Seattle VR Hackathon Project: Disaster Recovery Training Simulator


It’s time for another mini-postmortem! Last weekend I attended the Seattle VR Hackathon, and we ended up making a VR crane simulator. I worked on this project with Sean Siem, Staishy Siem, Maggie Lu, Jae Nwawe, and Matthew Chan.

Download: Disaster Recovery Training Simulator
Minimum Requirements: Windows, Vive, VR-ready specs

The VR Hackathon group has organized several hackathons around the world. This was their fourth time hosting a Seattle event, as well as my second time attending their event. As someone who attends almost every hackathon and game jam that he sees, I can confidently say that the Seattle VR Hackathon is one of my favorites. Few events are this well-run, but there’s also just something about the Seattle VR community and the organizers that gives this event an insanely good vibe. If you get a chance to attend one of these hackathons in the future, I highly recommend it.

Defining the Project

Even though I’ve been to dozens of hackathons, I’m always a little nervous at the start when I still don’t know what project I’ll be working on. During the pre-mixer session, I was talking to Dave and Tania Pavlisak about my Tank VR game and the idea came up to make a networked version of that. To make the project more marketable, I ended up pitching the idea as Voltron: a game where every player is surrounded by a virtual cockpit, and they try to work together to control a giant fighting robot. The idea needed two VR headsets and PC’s, or alternatively we could have had one player in the Vive and another interacting via keyboard and mouse on the same machine. Lots of people got excited about the idea, but everyone ended up gravitating toward other projects instead. Even I was pulled away from it, partly because it was a little too similar to my previous project.

Instead, I ended up joining Sean and Staishy Siem’s team, who wanted to pursue the prize category focused on humanitarian aide. The prompt for this category asked you to make something about mid- to long-term disaster recovery. It was a difficult prompt, which was the main thing that attracted me to the project. I’ve worked on a few serious games before, and so I’m familiar with how challenging it is from a design point of view. Not only was I attracted to the challenge, but I also just liked the idea of working with Sean, since I’ve been running into him at a lot of meetups lately.

Brainstorming involved a lot of discussion and research. Staishy did a lot to really drive this process, which was very helpful considering how easy it normally is for people to get stuck when they can’t think of any ideas. Eventually we settled on the idea of making a simulator that teaches crane operators about the unique challenges that come with recovery efforts and how they differ from construction or demolition projects. I recommend reading Staishy’s excellent pitch for our project on our team’s DevPost page.

Throughout the weekend, people kept coming up to me asking “are you working on Voltron?” and “is this the Voltron team?” I kept promising that we’ll do Voltron some other day.

Crane Physics

All of our first prototypes used keyboard controls. We actually didn’t even hook up our VR equipment until around Saturday evening. The first problem that we tackled was how to get the game’s physics to actually feel like you were operating a big piece of machinery that was lifting really heavy stuff. Our first idea was to string a bunch of Configurable Joints together:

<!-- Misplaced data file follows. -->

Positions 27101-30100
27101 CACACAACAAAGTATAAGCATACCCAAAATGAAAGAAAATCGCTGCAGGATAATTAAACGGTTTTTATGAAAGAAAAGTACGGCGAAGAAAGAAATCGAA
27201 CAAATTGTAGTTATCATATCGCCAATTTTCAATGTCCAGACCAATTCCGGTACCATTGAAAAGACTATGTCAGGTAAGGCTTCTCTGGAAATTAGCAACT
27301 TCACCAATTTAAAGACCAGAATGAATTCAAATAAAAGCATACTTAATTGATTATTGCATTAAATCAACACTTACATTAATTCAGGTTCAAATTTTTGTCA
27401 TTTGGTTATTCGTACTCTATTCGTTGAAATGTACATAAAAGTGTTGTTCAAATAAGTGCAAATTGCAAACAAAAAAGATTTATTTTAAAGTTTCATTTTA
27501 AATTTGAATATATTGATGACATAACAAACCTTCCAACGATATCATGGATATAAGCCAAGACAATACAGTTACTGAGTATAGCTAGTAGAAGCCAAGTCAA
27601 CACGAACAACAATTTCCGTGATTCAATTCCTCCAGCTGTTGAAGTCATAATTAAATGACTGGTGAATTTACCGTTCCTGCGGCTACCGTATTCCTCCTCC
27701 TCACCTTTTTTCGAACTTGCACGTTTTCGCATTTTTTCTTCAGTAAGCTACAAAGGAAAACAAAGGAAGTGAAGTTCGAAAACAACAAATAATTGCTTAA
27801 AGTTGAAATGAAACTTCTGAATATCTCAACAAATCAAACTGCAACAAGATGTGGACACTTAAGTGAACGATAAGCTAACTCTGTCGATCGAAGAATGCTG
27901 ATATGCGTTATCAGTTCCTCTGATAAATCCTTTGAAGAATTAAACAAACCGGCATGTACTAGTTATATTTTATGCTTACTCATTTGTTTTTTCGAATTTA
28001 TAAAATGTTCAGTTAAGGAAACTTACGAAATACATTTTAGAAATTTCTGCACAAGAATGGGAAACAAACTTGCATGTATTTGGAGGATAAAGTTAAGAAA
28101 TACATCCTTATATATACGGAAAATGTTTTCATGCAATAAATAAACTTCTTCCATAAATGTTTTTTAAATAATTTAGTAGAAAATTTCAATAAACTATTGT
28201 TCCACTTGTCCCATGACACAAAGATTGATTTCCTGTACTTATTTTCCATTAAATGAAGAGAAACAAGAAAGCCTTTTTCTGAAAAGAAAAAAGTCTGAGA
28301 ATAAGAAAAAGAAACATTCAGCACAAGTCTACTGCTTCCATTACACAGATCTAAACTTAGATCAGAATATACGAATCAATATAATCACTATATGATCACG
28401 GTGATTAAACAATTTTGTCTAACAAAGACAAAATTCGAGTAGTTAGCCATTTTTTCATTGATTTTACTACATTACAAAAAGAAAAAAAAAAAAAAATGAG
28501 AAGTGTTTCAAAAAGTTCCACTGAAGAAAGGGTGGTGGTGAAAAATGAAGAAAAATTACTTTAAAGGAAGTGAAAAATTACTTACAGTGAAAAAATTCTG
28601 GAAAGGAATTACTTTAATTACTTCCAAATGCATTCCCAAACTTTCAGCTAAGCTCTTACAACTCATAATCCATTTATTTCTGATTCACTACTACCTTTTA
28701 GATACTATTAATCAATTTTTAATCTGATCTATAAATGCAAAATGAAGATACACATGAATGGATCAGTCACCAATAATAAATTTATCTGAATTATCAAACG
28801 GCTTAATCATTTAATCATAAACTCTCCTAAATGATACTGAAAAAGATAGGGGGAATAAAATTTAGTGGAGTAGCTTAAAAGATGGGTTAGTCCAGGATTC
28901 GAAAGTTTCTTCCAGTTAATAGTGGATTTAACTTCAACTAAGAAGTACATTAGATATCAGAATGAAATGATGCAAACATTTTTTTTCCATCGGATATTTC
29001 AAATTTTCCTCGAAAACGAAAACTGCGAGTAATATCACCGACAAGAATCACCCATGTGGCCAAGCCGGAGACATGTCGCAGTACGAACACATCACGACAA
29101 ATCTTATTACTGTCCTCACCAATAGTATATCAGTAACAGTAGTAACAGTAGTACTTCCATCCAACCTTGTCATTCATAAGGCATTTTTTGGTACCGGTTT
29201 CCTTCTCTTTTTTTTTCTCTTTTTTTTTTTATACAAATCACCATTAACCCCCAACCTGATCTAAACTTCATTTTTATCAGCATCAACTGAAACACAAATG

We tried several configurations, but the chain was always unable to support objects that had a mass greater than about 2 kg. Then we tried a string physics plugin that we found in the Asset Store. The plugin did some pretty cool stuff such, and it felt less floaty than the above prototype. However, it still couldn’t support a mass greater than 2 kg without glitching out, regardless of our tweaks. We needed the object to have a high mass so that it could actually feel heavy as it moved around.


After briefly experimenting with various different joint types and configurations, we figured that the crane’s cable will almost definitely be tense the whole time, so we might as well represent it as a straight line or a stick. For the most part, this approach felt pretty good, and after a few additional tweaks that limited its rotation and movement, we ended up with something that finally felt okay for a crane:


We needed to keep the movement slow in order to make the crane feel like a big piece of machinery, but it also helped us avoid more glitches and to help keep the player from getting sick in virtual reality.

First-Time Unity Users

We had three teammates who were new to Unity and two of them were new to programming in general. We started out by spending a lot of time working on the crane physics together. I don’t think I was necessarily doing a good job of explaining things and working at the same time, but we still had fun trying to figure out some of these problems together. My teammates seemed to pick up some concepts surprisingly quickly, and it was often intuitive for them to see how the component configurations that we were making resulted in the changes that we were seeing on screen, even if they didn’t know everything that was going on underneath.

Our teammates did struggle at times. The fact that everyone was coming from a different level of familiarity with computational thinking definitely made one of our teammates feel more behind than usual. There were opportunities for everyone to play around in their own Unity project and follow some of the online guides that they were most interested in. It was also helpful that the hackathon had several designated volunteers called “mentors” who were available to help beginners figure stuff out.

VR Controls

The crane was based off of a purchased asset which Sean then tweaked to lower its polycount and organize its object hierarchy into something we can more easily animate and work with. At one point during the weekend we realized that the crane looked really cool from an isometric camera, so we decided to use that view in our logo.


Once we had the model, we started adding the VR controls. This effort went through three prototypes: